DOES MALAYSIA NEED ANTI-FAKE LAW?
The impact of fake news on society is real and it is intended to manipulate readers into believing that it is true
ACYBER activist said to me recently that “fake is now the rage”, although the term “fake news” was seldom found in the mainstream media two years ago. It was United States President Donald Trump who “trended” it last year.
Since then, other terminology have surfaced as its equivalent — counter-knowledge, alternative facts, post truths, comparative narratives, or just plain lies. Fake news is typically published on web sites or social media either for profit or “social influence”.
Paradoxically, the impact of fake news on society is real. In one actual case over a year ago which came to be known as “Pizzagate”, fake news publishers circulated a conspiracy theory that presidential candidate Hillary Clinton and other Democratic political figures were coordinating a child trafficking ring out of a Washington, DC pizzeria by the name of Comet Ping Pong. In a bizarre turn of events, a man who read the fake news drove from North Carolina to Washington, DC and fired shots with his assault rifle at the actual Comet Ping Pong pizzeria as part of a misguided vigilante investigation. He was subsequently arrested.
The three elements of fake news are falsehood, knowledge and intent. News published are fabricated and untrue, with the publishers knowing them to be false when they were published and disseminated. Fake news is disseminated by their authors with the intent that readers will believe them to be true and act accordingly. Authors intend the fake news they publish will go viral on the Internet.
Fake news is not the same as “false news” — the latter contains elements that are untrue or exaggerated but circulated without the author realising they are inaccurate or untrue. This can happen because the author has failed to verify all the facts before publishing his story. Negligent and reckless writing (whilst they may attract legal liability) are also not in the same category as fake news.
An English daily (The Guardian) has come up with a good definition — fake news is anything that is “completely made up, manipulated to resemble credible journalism and attract maximum attention, and with it, advertising revenue”. This definition demands a high threshold to be met, requiring proof of “intent” — that the aim of the false information is to manipulate the reader into believing that the story is true. The story (on the eve of polling in the 2013 general election) that thousands of Bangladeshis have been brought into the country to vote for Barisan Nasional is clearly fake news as it contains all the elements of the above definition.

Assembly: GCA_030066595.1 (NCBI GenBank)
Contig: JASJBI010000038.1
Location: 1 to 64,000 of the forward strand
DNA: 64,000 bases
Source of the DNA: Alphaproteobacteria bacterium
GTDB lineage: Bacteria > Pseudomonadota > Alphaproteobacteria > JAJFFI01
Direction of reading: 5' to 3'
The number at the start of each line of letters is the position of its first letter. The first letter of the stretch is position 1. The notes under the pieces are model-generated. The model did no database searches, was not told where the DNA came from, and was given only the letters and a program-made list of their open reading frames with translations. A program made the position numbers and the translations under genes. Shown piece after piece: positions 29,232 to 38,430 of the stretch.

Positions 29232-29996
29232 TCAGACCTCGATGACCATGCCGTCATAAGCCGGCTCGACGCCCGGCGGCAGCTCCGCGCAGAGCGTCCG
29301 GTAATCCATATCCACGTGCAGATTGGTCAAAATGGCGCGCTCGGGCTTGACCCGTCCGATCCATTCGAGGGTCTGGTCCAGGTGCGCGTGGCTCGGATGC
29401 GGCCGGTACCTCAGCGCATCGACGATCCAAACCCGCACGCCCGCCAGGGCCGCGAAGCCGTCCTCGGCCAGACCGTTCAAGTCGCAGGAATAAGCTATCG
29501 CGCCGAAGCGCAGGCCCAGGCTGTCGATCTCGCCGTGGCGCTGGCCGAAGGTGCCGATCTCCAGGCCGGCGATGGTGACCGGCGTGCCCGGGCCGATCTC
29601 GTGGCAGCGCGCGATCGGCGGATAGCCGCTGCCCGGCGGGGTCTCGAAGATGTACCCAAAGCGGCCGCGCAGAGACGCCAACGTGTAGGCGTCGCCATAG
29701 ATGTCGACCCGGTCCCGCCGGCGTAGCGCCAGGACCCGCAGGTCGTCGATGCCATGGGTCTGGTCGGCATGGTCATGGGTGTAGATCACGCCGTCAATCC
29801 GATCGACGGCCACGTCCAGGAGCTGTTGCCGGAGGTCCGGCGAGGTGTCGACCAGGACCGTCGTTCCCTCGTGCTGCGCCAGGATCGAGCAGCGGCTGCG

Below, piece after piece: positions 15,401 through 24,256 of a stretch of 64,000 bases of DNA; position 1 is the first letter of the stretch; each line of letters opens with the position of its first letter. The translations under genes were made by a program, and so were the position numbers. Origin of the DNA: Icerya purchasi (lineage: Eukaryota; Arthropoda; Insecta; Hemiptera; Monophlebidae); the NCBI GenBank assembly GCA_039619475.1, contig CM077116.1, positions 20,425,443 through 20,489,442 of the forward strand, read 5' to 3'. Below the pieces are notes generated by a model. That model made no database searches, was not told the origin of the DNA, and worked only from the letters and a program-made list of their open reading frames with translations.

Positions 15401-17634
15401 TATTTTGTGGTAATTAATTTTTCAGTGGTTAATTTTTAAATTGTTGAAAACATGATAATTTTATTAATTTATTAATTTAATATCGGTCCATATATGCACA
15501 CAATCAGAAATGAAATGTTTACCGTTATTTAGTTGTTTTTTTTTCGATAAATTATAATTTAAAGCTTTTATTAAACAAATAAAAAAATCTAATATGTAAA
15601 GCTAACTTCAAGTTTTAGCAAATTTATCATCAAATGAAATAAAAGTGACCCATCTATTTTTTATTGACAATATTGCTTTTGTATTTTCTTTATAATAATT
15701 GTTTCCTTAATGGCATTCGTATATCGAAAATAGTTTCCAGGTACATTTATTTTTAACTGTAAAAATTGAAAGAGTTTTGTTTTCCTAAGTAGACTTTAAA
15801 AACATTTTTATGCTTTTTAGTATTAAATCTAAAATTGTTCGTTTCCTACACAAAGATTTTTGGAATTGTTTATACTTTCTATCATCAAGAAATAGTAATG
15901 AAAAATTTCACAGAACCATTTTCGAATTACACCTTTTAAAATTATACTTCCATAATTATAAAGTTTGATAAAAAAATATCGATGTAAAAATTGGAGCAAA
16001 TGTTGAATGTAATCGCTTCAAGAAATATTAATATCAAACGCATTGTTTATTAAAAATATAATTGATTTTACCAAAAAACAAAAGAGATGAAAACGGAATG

Some quarters claim that the term “fake news” has been used by politicians and government leaders to refer to anything they disagree with. As an example, Trump had tweeted on Feb 6 last year that “any negative polls are fake news, just like CNN, ABC, NBC…”.
President Emmanuel Macron has recently proposed an antifake law for France, having promised to his people to crack down on the proliferation of online disinformation in the country. His aim is to empower the government to scrap “fake news” from the Internet and block websites disseminating disinformation during political elections. His reasoning is that disseminating disinformation poses a threat to public order.
Last June Singapore Law and Home Affairs Minister K. Shanmugam told reporters that Singapore intends to pass a new anti-fake news law this year after a survey revealed that 91 per cent of Singaporeans support such a law. He stated that the new law is not meant to target “erroneous reports that have been inadvertently published”.
The minister said that misinformation deliberately used to spread hate, undermine the integrity of domestic politics, or for monetary profit is fake news. As an illustration, a video of Muslims celebrating a Pakistani cricket match victory uploaded on the Internet was misconstrued as a celebration of the 2015 terror attacks in Paris. Viewed 500,000 times in two hours, it was a clear case of somebody exploiting public emotions to stoke anti-Muslim feelings, he added.
Germany passed a new law last year in June to crack down hate speech, criminal material and fake news on social network. The law requires social media platforms to remove hate speech and other “obviously illegal postings” within 24 hours after receiving a notification or complaint, and to block other offensive content within seven days. It came into force in October.
Last month, British Prime Minister Theresa May announced the establishment of a special antifake news squad to combat “disinformation by state actors and others”. Explaining the move, she said: “We are living in an era of fake news and competitive narratives.”
Malaysia, too, has announced its intention to enact such a law. Minister in the Prime Minister’s Department Datuk Seri Azalina Othman Said said last week that a special committee formed to draft such a law would seek expert opinion on the media, constitutional issues and the Internet.
Expressing a contrary view, Bar Council president George Varughese said Malaysia has enough laws to combat fake news and therefore, there is no need for any new law. He agreed, however, that maybe there are some elements in the new law that are not covered in existing legislation.
We have to see the content of the new law first before we can answer whether such a law is necessary.
The three elements of fake news are falsehood, knowledge and intent.
Fake news is typically published on websites or social media, either for profit or social influence.